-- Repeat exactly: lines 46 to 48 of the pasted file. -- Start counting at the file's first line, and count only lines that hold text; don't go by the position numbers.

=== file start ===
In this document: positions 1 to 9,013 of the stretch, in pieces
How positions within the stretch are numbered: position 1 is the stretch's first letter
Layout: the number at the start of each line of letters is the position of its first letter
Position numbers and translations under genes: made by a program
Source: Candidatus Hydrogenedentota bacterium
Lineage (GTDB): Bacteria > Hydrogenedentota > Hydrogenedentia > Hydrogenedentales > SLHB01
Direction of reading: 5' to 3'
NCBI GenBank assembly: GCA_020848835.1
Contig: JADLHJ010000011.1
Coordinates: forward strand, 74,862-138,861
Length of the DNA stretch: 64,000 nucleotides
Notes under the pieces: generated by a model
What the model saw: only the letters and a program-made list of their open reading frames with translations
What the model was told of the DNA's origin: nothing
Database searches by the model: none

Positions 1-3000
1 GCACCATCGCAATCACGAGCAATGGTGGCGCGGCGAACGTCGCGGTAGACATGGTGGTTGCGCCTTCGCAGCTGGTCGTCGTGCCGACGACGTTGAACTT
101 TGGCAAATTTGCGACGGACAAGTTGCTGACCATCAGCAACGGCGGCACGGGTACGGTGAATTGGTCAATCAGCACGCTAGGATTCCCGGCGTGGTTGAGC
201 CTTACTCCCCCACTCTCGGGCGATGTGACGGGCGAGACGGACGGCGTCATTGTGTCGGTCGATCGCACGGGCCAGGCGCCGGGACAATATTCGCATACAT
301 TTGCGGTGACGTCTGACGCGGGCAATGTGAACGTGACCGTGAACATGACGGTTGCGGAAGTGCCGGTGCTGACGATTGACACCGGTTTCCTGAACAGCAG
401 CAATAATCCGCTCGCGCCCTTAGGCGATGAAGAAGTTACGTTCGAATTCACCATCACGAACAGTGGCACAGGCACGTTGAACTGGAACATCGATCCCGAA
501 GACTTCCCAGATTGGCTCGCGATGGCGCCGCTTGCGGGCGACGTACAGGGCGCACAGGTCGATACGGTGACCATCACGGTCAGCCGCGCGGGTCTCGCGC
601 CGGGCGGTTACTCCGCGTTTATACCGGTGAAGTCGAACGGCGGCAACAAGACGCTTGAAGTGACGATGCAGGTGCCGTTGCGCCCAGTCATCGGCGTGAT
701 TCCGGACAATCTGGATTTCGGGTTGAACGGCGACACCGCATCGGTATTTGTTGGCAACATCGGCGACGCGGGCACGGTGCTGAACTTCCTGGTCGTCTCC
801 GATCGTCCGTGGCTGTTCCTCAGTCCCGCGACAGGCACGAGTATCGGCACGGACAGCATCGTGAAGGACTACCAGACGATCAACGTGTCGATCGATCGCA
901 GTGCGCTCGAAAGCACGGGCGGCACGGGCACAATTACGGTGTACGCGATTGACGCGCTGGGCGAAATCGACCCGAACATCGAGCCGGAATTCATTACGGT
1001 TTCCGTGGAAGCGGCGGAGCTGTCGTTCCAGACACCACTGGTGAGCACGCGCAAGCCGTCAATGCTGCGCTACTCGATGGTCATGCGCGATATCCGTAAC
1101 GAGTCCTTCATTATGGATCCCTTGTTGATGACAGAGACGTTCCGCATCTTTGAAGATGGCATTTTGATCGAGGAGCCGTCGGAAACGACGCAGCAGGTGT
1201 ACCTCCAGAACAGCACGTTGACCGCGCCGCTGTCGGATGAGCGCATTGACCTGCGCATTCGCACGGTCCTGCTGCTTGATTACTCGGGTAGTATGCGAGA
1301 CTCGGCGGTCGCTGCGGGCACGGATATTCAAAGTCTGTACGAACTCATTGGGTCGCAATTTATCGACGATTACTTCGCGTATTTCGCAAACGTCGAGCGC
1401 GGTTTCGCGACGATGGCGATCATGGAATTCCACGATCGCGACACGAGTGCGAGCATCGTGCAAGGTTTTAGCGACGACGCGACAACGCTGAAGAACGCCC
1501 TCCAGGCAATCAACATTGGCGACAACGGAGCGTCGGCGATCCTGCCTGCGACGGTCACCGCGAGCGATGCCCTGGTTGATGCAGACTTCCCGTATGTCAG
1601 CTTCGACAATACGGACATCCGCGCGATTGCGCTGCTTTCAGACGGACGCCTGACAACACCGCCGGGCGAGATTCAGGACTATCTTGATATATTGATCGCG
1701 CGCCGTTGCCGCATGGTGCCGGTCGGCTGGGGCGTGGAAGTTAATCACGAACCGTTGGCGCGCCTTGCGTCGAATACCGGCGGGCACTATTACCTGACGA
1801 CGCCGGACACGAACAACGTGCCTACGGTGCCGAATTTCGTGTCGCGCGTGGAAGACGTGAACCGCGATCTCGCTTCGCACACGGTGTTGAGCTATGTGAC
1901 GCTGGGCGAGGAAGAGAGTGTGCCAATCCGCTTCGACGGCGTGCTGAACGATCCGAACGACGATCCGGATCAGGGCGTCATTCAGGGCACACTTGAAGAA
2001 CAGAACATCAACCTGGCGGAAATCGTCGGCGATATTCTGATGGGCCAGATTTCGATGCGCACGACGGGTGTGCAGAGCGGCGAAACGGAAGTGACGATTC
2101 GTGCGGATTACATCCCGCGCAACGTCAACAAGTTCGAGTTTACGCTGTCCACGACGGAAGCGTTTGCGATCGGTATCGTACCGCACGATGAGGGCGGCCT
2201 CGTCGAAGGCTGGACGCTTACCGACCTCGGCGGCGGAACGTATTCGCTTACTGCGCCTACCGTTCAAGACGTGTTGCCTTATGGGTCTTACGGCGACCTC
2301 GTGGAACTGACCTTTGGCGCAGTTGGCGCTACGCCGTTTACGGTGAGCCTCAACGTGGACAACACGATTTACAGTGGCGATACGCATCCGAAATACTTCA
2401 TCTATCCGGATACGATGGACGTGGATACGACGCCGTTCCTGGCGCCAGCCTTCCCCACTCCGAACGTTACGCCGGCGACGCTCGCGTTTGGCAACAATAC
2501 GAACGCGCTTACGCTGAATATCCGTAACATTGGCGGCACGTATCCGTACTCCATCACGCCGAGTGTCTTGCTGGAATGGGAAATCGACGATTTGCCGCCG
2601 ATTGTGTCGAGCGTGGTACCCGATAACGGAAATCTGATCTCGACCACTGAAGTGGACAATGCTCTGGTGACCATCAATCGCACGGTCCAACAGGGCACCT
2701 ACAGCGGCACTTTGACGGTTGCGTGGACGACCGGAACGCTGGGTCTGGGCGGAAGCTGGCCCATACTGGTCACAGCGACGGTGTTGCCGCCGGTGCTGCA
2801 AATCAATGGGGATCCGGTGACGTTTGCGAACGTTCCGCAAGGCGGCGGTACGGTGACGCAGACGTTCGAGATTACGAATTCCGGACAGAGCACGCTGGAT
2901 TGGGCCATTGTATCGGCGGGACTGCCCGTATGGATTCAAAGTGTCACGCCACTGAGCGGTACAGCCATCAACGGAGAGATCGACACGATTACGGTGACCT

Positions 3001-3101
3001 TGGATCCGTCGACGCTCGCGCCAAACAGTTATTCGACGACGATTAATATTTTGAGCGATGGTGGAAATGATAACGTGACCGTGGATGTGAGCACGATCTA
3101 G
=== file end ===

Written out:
2901 TGGGCCATTGTATCGGCGGGACTGCCCGTATGGATTCAAAGTGTCACGCCACTGAGCGGTACAGCCATCAACGGAGAGATCGACACGATTACGGTGACCT

Positions 3001-3101
3001 TGGATCCGTCGACGCTCGCGCCAAACAGTTATTCGACGACGATTAATATTTTGAGCGATGGTGGAAATGATAACGTGACCGTGGATGTGAGCACGATCTA